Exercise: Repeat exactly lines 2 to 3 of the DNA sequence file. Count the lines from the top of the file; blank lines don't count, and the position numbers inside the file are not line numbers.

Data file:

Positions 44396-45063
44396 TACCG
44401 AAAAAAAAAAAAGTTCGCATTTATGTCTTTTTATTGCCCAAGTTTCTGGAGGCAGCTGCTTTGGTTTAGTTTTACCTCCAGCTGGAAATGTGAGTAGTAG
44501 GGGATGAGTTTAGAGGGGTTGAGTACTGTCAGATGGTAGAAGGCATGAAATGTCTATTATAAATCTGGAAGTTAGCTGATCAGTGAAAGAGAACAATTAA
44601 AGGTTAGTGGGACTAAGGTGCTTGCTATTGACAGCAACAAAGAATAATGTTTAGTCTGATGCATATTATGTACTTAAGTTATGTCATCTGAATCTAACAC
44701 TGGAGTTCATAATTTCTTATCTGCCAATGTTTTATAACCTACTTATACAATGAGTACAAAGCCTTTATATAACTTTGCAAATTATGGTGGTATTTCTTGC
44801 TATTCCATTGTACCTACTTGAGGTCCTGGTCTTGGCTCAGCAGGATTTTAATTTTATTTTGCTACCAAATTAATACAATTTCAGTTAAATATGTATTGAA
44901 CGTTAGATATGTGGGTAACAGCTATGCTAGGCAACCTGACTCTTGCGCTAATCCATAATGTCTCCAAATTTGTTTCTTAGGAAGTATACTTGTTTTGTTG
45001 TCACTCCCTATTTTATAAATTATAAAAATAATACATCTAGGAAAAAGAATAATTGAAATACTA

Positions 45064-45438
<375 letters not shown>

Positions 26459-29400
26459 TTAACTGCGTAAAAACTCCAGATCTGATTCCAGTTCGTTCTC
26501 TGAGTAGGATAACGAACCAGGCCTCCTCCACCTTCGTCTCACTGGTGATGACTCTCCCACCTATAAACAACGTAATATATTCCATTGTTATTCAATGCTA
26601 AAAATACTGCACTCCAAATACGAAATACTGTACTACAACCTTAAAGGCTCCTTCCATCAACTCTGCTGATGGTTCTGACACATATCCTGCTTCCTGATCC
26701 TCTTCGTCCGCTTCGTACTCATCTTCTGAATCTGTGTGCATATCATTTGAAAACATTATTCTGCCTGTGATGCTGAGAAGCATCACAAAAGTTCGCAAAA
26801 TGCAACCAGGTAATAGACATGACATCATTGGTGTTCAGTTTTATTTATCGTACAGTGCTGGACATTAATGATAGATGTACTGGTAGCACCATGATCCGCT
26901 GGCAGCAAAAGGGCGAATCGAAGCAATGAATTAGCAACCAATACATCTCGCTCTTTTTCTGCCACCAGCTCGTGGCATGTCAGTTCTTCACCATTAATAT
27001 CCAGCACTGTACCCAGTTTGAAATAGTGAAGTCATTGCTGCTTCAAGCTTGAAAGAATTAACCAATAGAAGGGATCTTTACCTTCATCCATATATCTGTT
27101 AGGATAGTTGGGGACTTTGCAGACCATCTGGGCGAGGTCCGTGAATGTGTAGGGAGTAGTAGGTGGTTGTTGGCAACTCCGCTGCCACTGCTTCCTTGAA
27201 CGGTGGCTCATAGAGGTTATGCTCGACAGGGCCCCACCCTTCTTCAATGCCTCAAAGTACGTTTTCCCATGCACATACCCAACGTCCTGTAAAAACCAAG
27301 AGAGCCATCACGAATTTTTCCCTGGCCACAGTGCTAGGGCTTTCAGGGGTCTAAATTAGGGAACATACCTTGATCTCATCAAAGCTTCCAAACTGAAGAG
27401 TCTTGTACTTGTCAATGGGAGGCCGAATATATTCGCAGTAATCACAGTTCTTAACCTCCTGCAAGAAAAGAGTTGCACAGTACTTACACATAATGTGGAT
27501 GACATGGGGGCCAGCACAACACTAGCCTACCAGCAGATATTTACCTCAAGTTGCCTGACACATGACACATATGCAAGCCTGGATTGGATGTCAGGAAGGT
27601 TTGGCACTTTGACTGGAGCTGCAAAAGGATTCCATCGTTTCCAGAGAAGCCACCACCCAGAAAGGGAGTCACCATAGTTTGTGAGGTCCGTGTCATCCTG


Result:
44396 TACCG
44401 AAAAAAAAAAAAGTTCGCATTTATGTCTTTTTATTGCCCAAGTTTCTGGAGGCAGCTGCTTTGGTTTAGTTTTACCTCCAGCTGGAAATGTGAGTAGTAG